The correlation between real estate rental growth and economic growth tends to be strong, which means that there is obvious merit in gaining exposure to markets that are expected to grow at faster rates than the UK. The cyclicality of the real estate markets are reflected in the wide variations in returns across markets (Figure 2).

 

Figure 2: Dispersion in total returns between strongest & weakest performing market

Source: IPD Multinational Index

 

Dispersion between the strongest and weakest performing real estate markets globally peaked in 2008 at 47.3%. The UK recorded a total return of -21.9% in that year. Being exposed solely to the domestic market in that year would have been extremely damaging to investment performance. Another year where large extremes were recorded was 2014, when the Italian real estate market delivered the weakest return (3.5%) and Ireland recorded the highest return (39.5%).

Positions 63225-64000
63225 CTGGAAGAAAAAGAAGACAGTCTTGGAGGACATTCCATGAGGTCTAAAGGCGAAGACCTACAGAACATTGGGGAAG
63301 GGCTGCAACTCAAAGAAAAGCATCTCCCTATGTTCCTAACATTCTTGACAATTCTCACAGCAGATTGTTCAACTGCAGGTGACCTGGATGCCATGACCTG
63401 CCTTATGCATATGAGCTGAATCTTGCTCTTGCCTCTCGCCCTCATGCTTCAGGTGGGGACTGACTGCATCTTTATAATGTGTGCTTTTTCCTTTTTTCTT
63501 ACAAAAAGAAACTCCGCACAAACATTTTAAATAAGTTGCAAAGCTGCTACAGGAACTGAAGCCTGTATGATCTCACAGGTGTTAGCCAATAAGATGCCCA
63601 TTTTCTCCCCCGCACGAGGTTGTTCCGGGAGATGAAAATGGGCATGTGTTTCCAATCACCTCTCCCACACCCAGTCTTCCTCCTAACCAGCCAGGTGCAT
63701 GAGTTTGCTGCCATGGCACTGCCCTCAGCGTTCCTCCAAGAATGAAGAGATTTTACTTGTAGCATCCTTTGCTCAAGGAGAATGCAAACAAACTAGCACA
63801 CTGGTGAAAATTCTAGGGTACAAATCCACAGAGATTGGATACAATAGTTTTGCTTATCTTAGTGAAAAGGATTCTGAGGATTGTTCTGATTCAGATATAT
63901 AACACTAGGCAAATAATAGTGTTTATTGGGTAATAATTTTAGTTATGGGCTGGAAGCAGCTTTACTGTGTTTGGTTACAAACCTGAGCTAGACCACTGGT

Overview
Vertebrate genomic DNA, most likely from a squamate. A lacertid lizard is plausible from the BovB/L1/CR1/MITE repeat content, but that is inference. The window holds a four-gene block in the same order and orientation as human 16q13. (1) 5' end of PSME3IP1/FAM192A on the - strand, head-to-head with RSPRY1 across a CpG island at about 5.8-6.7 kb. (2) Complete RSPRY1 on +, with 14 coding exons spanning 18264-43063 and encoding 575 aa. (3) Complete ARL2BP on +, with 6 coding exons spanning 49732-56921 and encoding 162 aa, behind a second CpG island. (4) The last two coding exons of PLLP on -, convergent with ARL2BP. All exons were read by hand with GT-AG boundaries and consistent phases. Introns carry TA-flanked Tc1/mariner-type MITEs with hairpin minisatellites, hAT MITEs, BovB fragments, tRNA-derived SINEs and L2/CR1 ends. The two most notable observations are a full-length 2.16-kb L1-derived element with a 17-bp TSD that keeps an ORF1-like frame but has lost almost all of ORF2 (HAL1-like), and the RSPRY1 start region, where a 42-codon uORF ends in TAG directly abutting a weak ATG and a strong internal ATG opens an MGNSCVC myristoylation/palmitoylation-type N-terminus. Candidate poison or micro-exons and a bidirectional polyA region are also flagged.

Capturing the return generated by the Irish market in that year would have been extremely beneficial for a portfolio. In short, the wide dispersion creates an opportunity to earn higher overall returns through top down market selection and achieve higher performance relative to global averages/indices by tactically tilting allocations towards markets that offer better return potential.

“Alpha” is generated by selecting the markets with higher returns at each point in time. Our in-house relative return framework includes an evaluation of each market’s risk so that we assess expected risk-adjusted returns when making allocation decisions.